NORFOLK, Va. — Officers walked in and out of Norfolk Police Headquarters Friday afternoon as the roles in their leadership now begin to shift.
City leaders announced Norfolk Police Chief Larry Boone's retirement on Wednesday as the police department grapples with staffing shortages and increased gun violence.
According to Chief Boone, his department has more than 200 vacancies. The city is also seeing a surge in gun violence, especially with two separate shootings in Downtown Norfolk that killed three people and injured others.
Now, Norfolk's Deputy City Manager, Mike Goldsmith, is taking over as interim police chief.
During his career, Chief Boone worked closely with community and gun violence prevention activists. Bilal Muhammed with Stop the Violence Norfolk said he still has unfinished business with Boone.
"He had more to offer the City of Norfolk," said Muhammed. "We were working on a youth forum at the Kroc Center and the chief was going to be one of the guests on the panel for that event."
Muhammed said he spoke personally with the chief after the announcement of his retirement, saying the chief told him now is "his time to retire." He said the chief told him he is staying in Norfolk and has plans to move forward, but would not tell Muhammed what those plans are.
"I believe that it should've took more time," said Muhammed as he stood in front of the police headquarters. "If he would have allowed himself just a little more time, I believe the problem, the violence in the City of Norfolk would reduce."
Now, Muhammed said he is looking to partner with Interim Police Chief Goldsmith as they transition to someone new in the role.
Looking back on Goldsmith's history with the City of Norfolk, he served as police chief starting in 2012. He's credited with helping launch the Crisis Intervention Team to better handle mental health calls.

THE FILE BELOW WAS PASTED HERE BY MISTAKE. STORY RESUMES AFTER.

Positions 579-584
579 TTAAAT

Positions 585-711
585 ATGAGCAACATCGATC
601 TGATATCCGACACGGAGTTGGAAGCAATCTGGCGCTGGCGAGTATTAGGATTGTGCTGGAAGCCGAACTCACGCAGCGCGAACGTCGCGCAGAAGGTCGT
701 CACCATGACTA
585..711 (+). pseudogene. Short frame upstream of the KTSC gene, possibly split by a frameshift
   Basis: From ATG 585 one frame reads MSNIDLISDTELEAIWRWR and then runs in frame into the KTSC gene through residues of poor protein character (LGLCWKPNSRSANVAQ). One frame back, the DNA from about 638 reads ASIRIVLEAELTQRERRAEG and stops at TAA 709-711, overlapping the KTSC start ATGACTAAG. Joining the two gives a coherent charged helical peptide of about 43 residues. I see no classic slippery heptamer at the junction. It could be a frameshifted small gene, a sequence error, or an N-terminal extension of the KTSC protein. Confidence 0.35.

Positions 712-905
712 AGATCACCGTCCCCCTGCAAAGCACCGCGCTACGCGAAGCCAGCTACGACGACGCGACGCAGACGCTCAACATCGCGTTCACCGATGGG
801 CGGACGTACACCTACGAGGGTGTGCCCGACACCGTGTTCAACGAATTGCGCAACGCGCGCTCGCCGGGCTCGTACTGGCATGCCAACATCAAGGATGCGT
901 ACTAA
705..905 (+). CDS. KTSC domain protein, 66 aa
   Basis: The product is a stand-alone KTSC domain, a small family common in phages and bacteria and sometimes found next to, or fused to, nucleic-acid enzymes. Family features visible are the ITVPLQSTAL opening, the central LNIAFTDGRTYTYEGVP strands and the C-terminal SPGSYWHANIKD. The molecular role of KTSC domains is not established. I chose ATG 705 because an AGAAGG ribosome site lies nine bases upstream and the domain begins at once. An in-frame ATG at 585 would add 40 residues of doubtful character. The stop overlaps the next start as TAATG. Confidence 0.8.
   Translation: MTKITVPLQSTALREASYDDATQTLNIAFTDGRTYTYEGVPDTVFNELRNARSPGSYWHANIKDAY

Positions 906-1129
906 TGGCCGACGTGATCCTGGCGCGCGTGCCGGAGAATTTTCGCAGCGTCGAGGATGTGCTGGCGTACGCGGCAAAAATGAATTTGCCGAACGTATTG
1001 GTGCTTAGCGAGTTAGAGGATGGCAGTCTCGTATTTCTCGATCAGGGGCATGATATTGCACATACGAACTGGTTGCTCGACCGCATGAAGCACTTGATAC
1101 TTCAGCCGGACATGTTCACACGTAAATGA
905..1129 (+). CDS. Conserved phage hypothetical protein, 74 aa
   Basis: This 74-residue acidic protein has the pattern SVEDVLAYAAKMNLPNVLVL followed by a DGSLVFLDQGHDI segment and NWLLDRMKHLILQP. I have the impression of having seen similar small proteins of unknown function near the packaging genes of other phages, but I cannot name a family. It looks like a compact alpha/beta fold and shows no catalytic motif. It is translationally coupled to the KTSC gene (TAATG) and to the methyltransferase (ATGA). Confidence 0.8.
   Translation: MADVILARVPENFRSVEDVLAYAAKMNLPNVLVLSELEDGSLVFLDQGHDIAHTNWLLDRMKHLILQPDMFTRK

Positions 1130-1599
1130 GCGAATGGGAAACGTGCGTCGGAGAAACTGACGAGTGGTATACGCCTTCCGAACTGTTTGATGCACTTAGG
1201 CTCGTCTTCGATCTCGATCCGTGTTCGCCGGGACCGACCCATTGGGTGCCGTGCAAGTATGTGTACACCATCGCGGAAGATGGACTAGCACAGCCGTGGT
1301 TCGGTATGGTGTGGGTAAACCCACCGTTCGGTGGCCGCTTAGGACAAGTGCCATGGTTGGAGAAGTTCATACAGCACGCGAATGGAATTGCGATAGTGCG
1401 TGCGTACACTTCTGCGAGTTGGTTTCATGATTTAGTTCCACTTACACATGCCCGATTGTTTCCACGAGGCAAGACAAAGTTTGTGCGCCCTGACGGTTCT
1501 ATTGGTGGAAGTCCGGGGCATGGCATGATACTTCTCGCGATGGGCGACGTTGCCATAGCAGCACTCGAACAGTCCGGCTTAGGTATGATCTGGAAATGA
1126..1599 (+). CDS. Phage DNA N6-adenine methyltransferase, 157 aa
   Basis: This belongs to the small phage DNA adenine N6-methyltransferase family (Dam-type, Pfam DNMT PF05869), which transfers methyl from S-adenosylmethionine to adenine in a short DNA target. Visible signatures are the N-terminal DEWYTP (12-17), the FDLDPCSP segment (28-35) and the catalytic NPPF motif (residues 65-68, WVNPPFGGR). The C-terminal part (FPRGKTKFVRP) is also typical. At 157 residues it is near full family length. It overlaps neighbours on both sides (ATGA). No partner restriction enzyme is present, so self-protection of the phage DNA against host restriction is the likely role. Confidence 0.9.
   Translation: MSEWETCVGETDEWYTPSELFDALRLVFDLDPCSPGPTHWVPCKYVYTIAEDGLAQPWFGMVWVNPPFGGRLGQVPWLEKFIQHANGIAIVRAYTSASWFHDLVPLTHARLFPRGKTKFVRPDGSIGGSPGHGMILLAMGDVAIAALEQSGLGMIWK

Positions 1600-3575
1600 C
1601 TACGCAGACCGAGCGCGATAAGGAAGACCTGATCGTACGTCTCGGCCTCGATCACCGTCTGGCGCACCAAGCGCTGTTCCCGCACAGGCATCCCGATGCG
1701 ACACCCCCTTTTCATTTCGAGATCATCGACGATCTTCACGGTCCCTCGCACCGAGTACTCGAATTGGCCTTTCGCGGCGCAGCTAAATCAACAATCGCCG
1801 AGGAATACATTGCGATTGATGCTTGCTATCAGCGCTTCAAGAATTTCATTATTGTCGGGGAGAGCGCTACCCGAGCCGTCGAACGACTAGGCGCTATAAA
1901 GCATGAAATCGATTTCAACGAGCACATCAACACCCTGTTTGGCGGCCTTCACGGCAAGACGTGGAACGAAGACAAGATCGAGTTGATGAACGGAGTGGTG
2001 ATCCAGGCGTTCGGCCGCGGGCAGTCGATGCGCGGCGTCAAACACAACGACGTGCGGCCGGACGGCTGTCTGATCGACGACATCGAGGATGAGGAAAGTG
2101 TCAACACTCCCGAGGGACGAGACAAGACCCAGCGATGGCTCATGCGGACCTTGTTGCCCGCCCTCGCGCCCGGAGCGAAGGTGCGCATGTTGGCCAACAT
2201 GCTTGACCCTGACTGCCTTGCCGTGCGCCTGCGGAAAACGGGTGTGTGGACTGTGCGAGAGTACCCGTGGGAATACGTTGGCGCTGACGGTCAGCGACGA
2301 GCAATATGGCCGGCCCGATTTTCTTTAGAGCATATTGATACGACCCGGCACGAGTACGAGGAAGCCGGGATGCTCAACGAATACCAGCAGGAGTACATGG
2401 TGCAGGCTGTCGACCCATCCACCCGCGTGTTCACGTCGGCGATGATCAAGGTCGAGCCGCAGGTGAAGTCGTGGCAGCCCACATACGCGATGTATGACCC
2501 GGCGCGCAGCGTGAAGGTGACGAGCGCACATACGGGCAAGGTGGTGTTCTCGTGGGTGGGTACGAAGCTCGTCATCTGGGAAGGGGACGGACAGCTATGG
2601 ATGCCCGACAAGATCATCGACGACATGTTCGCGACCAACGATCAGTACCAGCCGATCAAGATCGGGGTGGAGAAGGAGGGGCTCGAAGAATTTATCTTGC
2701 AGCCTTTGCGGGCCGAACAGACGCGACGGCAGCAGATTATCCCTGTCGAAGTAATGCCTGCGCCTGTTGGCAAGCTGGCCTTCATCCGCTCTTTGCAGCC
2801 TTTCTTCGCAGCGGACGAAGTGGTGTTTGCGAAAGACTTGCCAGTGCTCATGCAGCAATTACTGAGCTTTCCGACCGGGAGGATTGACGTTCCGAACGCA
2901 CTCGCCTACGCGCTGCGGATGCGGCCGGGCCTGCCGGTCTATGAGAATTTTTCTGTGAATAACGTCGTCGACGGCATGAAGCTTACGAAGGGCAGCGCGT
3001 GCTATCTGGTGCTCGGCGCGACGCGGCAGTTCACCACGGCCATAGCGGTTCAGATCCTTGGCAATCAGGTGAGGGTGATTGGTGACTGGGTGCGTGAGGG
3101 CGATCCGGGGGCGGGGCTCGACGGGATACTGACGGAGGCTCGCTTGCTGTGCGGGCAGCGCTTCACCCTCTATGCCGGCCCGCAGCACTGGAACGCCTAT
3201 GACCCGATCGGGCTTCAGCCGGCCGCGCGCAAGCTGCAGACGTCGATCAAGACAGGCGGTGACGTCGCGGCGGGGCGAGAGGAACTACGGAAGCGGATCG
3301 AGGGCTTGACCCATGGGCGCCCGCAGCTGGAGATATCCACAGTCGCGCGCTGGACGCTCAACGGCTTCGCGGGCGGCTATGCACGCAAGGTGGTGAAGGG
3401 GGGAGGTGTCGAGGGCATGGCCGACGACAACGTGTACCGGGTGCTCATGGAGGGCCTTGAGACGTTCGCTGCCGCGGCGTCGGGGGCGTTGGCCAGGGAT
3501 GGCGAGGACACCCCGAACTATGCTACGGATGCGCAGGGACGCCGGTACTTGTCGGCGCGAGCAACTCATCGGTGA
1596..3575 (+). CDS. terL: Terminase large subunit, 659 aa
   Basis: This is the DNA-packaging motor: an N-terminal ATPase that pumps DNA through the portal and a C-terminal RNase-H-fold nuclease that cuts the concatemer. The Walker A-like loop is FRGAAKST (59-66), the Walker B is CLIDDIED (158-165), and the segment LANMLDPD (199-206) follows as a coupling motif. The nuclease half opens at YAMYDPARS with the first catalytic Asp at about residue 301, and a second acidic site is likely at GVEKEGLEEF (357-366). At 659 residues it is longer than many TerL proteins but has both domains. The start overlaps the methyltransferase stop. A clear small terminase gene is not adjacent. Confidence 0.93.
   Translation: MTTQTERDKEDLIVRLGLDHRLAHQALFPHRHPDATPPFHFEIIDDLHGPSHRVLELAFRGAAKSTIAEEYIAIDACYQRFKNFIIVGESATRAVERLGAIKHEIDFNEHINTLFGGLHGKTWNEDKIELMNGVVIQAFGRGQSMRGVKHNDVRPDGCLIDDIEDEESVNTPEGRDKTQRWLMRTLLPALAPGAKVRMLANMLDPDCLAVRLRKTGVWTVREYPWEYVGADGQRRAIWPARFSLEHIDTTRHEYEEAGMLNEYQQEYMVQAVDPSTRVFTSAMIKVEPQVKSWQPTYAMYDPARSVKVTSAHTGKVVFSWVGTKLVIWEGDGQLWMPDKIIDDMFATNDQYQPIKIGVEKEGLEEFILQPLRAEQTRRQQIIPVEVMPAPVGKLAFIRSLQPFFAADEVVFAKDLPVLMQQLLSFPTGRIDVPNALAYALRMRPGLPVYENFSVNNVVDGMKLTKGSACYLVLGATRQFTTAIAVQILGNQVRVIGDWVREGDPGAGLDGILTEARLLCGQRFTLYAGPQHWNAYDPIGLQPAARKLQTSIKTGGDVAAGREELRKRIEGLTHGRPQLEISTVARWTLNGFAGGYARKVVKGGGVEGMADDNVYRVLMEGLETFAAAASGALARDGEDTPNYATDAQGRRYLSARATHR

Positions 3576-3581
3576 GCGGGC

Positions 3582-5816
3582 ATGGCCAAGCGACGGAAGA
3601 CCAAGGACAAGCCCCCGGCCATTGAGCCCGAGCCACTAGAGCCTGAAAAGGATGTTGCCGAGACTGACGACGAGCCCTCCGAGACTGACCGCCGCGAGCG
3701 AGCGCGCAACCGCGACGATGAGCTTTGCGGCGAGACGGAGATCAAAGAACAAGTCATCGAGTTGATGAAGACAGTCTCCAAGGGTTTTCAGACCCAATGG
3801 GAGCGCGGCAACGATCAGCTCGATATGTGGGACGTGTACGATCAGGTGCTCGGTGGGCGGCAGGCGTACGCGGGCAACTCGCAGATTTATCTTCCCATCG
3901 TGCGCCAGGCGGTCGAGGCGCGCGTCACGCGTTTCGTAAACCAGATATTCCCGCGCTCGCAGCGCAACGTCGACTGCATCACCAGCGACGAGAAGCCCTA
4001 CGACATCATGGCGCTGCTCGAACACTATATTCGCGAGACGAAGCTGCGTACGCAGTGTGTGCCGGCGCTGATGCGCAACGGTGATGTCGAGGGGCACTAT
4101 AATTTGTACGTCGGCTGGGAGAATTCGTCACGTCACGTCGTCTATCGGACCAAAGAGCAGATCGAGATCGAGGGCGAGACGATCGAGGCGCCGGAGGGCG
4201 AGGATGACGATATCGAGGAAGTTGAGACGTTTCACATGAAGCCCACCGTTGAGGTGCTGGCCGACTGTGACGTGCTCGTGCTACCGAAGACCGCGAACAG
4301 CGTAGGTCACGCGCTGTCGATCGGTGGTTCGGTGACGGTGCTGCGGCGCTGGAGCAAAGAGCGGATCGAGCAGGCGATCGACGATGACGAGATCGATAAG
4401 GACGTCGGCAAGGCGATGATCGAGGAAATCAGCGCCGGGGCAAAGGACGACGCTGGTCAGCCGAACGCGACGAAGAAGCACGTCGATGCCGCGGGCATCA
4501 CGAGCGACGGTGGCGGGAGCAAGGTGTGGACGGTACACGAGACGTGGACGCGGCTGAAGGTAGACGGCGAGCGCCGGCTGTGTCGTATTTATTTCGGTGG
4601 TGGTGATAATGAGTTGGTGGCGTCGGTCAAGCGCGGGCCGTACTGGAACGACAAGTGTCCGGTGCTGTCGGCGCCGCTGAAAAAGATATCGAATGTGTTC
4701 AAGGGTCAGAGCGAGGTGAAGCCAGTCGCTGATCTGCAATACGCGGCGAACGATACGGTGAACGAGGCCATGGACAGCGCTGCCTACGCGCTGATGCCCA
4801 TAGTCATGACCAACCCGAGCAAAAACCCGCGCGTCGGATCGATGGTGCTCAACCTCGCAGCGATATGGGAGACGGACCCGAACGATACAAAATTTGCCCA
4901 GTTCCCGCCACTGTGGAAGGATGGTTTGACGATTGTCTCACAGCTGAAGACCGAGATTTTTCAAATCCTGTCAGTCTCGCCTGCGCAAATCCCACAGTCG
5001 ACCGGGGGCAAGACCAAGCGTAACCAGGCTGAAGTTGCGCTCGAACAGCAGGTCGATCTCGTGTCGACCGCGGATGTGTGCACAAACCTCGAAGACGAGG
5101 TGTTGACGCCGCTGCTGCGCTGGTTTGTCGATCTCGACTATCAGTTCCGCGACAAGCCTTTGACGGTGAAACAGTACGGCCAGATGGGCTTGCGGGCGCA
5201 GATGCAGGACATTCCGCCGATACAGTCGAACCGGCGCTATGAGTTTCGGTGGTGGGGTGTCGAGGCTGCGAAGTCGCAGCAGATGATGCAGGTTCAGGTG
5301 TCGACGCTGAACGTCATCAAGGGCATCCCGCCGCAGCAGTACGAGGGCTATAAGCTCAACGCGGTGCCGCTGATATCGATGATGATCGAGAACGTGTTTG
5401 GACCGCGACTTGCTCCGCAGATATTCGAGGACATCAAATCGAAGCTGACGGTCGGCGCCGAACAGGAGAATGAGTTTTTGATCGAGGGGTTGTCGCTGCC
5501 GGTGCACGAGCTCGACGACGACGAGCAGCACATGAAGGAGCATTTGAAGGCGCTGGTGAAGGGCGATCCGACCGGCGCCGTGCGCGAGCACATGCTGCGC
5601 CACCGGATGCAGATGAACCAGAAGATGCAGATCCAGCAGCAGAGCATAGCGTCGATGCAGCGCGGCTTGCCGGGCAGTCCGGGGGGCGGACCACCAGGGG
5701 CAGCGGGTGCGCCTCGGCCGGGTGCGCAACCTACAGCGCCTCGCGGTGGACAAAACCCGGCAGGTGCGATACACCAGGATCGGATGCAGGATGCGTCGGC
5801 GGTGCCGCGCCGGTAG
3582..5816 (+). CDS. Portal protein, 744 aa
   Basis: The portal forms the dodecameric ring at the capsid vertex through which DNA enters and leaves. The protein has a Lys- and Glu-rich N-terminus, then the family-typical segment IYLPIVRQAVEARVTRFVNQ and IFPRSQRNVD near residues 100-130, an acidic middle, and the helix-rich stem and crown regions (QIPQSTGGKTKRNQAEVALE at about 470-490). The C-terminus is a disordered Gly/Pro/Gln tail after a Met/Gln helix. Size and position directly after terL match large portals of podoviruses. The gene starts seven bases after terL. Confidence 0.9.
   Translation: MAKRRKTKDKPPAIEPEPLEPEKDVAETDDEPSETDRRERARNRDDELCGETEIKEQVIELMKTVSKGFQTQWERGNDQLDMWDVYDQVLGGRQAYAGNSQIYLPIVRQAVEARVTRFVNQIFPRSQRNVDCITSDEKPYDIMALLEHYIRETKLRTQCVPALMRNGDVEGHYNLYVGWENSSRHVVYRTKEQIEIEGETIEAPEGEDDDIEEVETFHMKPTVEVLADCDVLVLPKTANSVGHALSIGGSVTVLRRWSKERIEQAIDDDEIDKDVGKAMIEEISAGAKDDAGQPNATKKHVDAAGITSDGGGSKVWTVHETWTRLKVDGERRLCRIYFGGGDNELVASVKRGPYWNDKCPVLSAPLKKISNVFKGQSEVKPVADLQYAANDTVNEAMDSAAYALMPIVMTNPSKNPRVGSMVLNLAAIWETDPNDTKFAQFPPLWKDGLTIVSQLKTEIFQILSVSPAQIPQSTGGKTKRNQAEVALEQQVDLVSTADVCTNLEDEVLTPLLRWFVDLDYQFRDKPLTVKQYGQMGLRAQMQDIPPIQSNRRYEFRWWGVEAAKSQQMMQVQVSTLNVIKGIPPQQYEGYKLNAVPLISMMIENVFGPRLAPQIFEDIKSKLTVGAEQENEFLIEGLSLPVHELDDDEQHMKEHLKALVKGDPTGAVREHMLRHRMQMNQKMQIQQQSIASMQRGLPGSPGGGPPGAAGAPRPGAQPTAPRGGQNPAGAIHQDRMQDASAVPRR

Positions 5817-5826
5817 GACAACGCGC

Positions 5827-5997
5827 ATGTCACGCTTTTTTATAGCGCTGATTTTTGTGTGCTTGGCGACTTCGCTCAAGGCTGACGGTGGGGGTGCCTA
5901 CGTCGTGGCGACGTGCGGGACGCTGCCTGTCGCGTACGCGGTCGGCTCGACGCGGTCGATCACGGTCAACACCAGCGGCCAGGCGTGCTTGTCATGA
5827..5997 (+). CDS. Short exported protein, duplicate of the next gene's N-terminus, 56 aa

In 2016, Goldsmith stepped down from his role and Chief Boone stepped into the spotlight.
As gun violence surges in the city and community activists try to get guns out of young people's hands, Muhammed said this transition between chiefs is a crucial time to address the problem.
"We'd like to see Chief Goldsmith engage a lot in the community, especially where a lot of crime is taking place," said Muhamed. "He'd have to reach out."
Norfolk's NAACP Branch said Chief Boone's retirement brings attention to the plans for gun violence intervention initiatives and the staffing shortage issues, saying:
"The Norfolk Branch NAACP would like to take this opportunity to thank Chief Larry Boone for his 33 years of service to the residents and Norfolk Police Department in the City of Norfolk. We acknowledge that at times it was one of the most difficult jobs, but he always put the needs of the citizens and members of the Norfolk Police Department priority. Chief Boone did his due diligence to build trust between the community and law enforcement. We recognize that being a law enforcement officer is an extremely dangerous occupation especially given the recent events in our city. Therefore, the Norfolk Branch NAACP would like to thank Chief Larry Boone for his leadership, support, and dedication to the tasks, and for rallying around our communities in the most difficult times."
While Chief Boone's last day in office was Friday, his official retirement date is April 29.
13News Now reached out to Interim Police Chief Goldsmith. A city spokeswoman says he is not doing interviews at this time.